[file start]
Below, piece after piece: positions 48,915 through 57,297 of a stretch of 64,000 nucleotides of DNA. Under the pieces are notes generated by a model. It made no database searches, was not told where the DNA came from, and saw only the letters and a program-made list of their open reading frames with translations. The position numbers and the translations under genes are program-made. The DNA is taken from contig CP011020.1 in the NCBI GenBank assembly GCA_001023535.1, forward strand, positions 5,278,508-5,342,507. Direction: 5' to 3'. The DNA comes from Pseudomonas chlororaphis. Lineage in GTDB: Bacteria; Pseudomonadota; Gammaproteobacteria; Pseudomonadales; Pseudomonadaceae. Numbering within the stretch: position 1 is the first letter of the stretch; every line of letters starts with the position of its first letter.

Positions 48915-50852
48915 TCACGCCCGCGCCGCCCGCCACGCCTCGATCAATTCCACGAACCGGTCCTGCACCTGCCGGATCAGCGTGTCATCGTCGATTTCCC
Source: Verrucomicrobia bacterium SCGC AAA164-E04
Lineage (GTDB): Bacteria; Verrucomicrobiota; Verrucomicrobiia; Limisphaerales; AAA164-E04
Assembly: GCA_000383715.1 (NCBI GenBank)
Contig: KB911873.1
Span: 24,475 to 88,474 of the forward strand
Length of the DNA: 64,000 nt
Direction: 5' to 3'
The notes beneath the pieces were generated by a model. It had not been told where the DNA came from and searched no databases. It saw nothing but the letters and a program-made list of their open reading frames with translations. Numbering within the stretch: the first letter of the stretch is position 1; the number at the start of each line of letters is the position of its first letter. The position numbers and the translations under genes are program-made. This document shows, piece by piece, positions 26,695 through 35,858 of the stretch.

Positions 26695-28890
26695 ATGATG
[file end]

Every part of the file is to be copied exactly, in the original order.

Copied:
Below, piece after piece: positions 48,915 through 57,297 of a stretch of 64,000 nucleotides of DNA. Under the pieces are notes generated by a model. It made no database searches, was not told where the DNA came from, and saw only the letters and a program-made list of their open reading frames with translations. The position numbers and the translations under genes are program-made. The DNA is taken from contig CP011020.1 in the NCBI GenBank assembly GCA_001023535.1, forward strand, positions 5,278,508-5,342,507. Direction: 5' to 3'. The DNA comes from Pseudomonas chlororaphis. Lineage in GTDB: Bacteria; Pseudomonadota; Gammaproteobacteria; Pseudomonadales; Pseudomonadaceae. Numbering within the stretch: position 1 is the first letter of the stretch; every line of letters starts with the position of its first letter.

Positions 48915-50852
48915 TCACGCCCGCGCCGCCCGCCACGCCTCGATCAATTCCACGAACCGGTCCTGCACCTGCCGGATCAGCGTGTCATCGTCGATTTCCC
Source: Verrucomicrobia bacterium SCGC AAA164-E04
Lineage (GTDB): Bacteria; Verrucomicrobiota; Verrucomicrobiia; Limisphaerales; AAA164-E04
Assembly: GCA_000383715.1 (NCBI GenBank)
Contig: KB911873.1
Span: 24,475 to 88,474 of the forward strand
Length of the DNA: 64,000 nt
Direction: 5' to 3'
The notes beneath the pieces were generated by a model. It had not been told where the DNA came from and searched no databases. It saw nothing but the letters and a program-made list of their open reading frames with translations. Numbering within the stretch: the first letter of the stretch is position 1; the number at the start of each line of letters is the position of its first letter. The position numbers and the translations under genes are program-made. This document shows, piece by piece, positions 26,695 through 35,858 of the stretch.

Positions 26695-28890
26695 ATGATG